Tuesday, May 31, 2011
13 Assassins (2011) - 5/5
Takashi Miike is the chameleon of directors. The guy not only has a stunning output of films (in 2001/2002 he put out 15 separate projects, for example), but the range of these films is just as ridiculous. Everything from the dramatic horror of "Audition" to kid's films to "Sukiyaki Western Django". The man does it all, which is the reason that his remake of "13 Assassins" was so high on my list to see. He proved he can do samurai films previously, but could he craft the ultimate one?
Lord Naritsugu is a cruel politician in Feudal Japan. His lust for blood and women has created a rift between him and his half brother, the Shogun. Not looking to lose face in a nation that has been peaceful for some time now, the skills of Shinzaemon (Koji Yakusho), a previously feared samurai who now spends most of his time fishing, is asked to assassinate the half brother. Shinzaemon builds a team of skilled samurai, ronin, and a tracker to set a trap for the politician before his connections become too powerful to touch him.
To be quite frank, I've never seen the original film this is based on. Judging from the sheer power and grace of "13 Assassins" though, the original has to be good, because "13 Assassins" is a slow burning character driven epic journey into the days of the samurai. The first two thirds of this film are spent giving us a sense of the burden that these honorable men hold on their shoulders even in a time of peace. Even though there is only a little time spent on each of our team members and the various 'villains' of the film, there is a distinct character to each that is achieved through a fantastic script and some of the best acting I've seen thus far this year. The plot treads along at a brisk pace (although it's simple, to give us all the information we need to actually cheer for their cause takes some time so it has to move quickly). This portion of the film seems talky and atmosphere driven, but it's well built and a stark difference to the last part of "13 Assassins".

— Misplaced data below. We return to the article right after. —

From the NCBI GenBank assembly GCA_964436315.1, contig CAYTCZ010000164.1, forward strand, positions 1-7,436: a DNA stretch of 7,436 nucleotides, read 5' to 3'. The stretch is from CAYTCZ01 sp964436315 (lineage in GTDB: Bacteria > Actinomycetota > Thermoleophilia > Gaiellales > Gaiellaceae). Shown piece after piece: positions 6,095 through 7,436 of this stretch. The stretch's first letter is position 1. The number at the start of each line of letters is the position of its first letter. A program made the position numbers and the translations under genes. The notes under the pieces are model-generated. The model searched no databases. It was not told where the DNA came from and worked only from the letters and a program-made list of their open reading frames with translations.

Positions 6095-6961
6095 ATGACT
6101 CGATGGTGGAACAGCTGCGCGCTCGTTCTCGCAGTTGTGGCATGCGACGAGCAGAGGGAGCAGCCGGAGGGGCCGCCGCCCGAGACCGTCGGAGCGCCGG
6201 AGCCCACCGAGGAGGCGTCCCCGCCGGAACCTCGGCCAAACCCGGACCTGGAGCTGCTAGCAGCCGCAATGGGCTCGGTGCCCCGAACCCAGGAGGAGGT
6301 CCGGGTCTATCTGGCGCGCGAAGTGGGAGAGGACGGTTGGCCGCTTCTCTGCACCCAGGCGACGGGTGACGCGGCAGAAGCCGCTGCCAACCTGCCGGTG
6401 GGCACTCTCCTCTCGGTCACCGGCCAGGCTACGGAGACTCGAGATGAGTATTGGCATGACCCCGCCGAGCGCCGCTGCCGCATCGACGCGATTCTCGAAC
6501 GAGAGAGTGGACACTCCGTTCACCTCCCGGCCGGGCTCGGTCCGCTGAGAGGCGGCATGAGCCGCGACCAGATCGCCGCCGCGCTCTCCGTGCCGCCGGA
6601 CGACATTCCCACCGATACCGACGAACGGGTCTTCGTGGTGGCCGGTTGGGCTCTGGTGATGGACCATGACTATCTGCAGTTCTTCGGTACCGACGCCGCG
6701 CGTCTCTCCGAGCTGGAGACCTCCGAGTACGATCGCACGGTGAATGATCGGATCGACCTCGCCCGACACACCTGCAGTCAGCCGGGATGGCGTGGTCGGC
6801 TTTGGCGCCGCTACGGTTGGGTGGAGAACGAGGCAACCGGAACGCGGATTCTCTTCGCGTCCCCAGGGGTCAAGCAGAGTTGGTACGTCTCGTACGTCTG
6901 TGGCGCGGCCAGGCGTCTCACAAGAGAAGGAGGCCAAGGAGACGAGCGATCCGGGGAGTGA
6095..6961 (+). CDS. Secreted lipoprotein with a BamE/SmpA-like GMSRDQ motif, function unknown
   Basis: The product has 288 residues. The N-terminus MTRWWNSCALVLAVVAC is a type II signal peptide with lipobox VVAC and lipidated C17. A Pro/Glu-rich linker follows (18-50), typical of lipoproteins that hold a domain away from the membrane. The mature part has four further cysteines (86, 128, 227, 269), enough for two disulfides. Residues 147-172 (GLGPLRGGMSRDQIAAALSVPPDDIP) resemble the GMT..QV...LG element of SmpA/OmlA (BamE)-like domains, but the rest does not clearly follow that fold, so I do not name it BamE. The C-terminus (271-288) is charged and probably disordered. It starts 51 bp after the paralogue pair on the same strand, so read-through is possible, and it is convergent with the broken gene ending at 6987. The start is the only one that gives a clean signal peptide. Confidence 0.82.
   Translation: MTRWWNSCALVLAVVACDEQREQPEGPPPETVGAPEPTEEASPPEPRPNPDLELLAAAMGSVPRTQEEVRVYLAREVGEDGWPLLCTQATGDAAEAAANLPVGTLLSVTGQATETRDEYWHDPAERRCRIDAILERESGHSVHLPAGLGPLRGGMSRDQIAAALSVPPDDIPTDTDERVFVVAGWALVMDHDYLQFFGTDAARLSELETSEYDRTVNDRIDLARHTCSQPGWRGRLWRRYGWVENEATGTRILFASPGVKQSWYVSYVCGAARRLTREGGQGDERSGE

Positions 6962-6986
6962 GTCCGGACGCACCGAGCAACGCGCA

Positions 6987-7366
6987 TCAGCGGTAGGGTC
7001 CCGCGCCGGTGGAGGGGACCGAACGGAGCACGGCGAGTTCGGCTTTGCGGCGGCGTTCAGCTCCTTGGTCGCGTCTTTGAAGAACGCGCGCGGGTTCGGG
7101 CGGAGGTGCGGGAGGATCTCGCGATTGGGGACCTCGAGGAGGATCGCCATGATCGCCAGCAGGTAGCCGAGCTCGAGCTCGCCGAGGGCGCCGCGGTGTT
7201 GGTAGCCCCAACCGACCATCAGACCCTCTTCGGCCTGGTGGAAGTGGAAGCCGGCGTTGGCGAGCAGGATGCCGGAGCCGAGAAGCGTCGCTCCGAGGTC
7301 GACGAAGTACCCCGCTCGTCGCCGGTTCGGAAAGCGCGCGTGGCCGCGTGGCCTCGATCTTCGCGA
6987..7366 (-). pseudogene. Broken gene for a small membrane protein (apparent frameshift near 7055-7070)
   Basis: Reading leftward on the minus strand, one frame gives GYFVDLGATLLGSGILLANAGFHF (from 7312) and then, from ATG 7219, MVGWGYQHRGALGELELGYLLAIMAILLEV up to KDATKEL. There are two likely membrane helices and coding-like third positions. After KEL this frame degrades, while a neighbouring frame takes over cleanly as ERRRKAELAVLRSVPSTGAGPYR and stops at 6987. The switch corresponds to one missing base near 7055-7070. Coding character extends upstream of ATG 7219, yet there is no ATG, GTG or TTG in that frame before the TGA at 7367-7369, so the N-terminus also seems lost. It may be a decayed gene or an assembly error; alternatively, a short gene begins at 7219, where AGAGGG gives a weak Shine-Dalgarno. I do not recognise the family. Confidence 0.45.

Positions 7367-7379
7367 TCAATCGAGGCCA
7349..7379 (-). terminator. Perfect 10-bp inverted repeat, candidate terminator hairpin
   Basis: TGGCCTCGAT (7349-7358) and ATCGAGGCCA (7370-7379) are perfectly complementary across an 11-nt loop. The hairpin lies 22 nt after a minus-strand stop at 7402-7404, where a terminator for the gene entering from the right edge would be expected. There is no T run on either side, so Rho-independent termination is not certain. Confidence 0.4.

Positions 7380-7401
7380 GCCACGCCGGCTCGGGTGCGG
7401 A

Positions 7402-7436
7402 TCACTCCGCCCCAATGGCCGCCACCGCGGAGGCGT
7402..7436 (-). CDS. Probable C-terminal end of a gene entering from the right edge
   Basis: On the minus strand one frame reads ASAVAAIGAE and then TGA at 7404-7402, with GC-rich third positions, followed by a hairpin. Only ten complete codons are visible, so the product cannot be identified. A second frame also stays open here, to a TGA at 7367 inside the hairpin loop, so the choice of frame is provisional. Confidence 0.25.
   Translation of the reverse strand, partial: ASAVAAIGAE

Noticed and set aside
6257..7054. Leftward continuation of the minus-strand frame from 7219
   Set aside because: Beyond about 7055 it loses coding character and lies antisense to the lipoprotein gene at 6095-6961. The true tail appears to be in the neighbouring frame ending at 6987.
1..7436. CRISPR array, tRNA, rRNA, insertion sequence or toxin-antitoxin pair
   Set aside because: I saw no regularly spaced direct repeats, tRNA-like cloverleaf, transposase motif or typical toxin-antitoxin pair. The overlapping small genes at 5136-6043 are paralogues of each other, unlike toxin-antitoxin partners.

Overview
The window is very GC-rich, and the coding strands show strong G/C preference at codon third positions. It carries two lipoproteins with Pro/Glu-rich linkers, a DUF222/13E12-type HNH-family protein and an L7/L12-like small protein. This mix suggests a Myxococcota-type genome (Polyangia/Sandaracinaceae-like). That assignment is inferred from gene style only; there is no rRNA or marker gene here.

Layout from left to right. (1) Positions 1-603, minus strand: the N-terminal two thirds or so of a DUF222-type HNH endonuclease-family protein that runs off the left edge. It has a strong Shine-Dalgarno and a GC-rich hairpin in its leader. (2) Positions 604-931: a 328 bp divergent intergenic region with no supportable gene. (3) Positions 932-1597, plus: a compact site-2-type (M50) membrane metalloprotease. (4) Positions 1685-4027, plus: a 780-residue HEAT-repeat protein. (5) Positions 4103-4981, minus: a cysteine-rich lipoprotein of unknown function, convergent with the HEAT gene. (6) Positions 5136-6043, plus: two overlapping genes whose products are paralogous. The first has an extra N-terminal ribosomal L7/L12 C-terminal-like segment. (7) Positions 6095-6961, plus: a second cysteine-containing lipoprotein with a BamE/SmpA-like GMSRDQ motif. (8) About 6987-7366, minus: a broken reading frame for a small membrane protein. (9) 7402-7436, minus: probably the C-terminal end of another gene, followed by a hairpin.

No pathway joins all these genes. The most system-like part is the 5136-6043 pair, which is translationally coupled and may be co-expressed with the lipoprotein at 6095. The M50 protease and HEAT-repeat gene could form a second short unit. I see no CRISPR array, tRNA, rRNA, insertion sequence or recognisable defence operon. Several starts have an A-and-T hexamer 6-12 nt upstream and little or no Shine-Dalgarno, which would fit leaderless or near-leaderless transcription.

The final third of the film is goddamn epic. The assassination of the politician is built on the idea of these 13 well skilled men going against an army of over 200 in a village built on traps, explosives, arrows, blood, mud, and so many shiny sharp swords that one has to let their jaw drop at the sheer magnitude of the sequence. Modern directors take note: with a solid set piece, great stunt work, acting, and a solid sense of pacing...you don't need CGI to make action pieces epic. The blood rains down in drenches as the body count soars and the awesomely staged choreographed fight sets and explosions destroy the atmosphere in the first two thirds with a bang. This final throw down (which has to clock in at 40 to 45 minutes, I swear) is simply awe inspiring.
Miike did it again. The man knows how a film works and he cooks "13 Assassins" to a perfect combination of history lesson, dramatic redemption, horror (it is a Miike film so expect some very disturbing moments), and the sword fighting epic. Although the film may throw off some of the newer audiences with its slow build, it's completely worth the watch as it effortlessly displays this riveting tale.
Written By Matt Reifschneider
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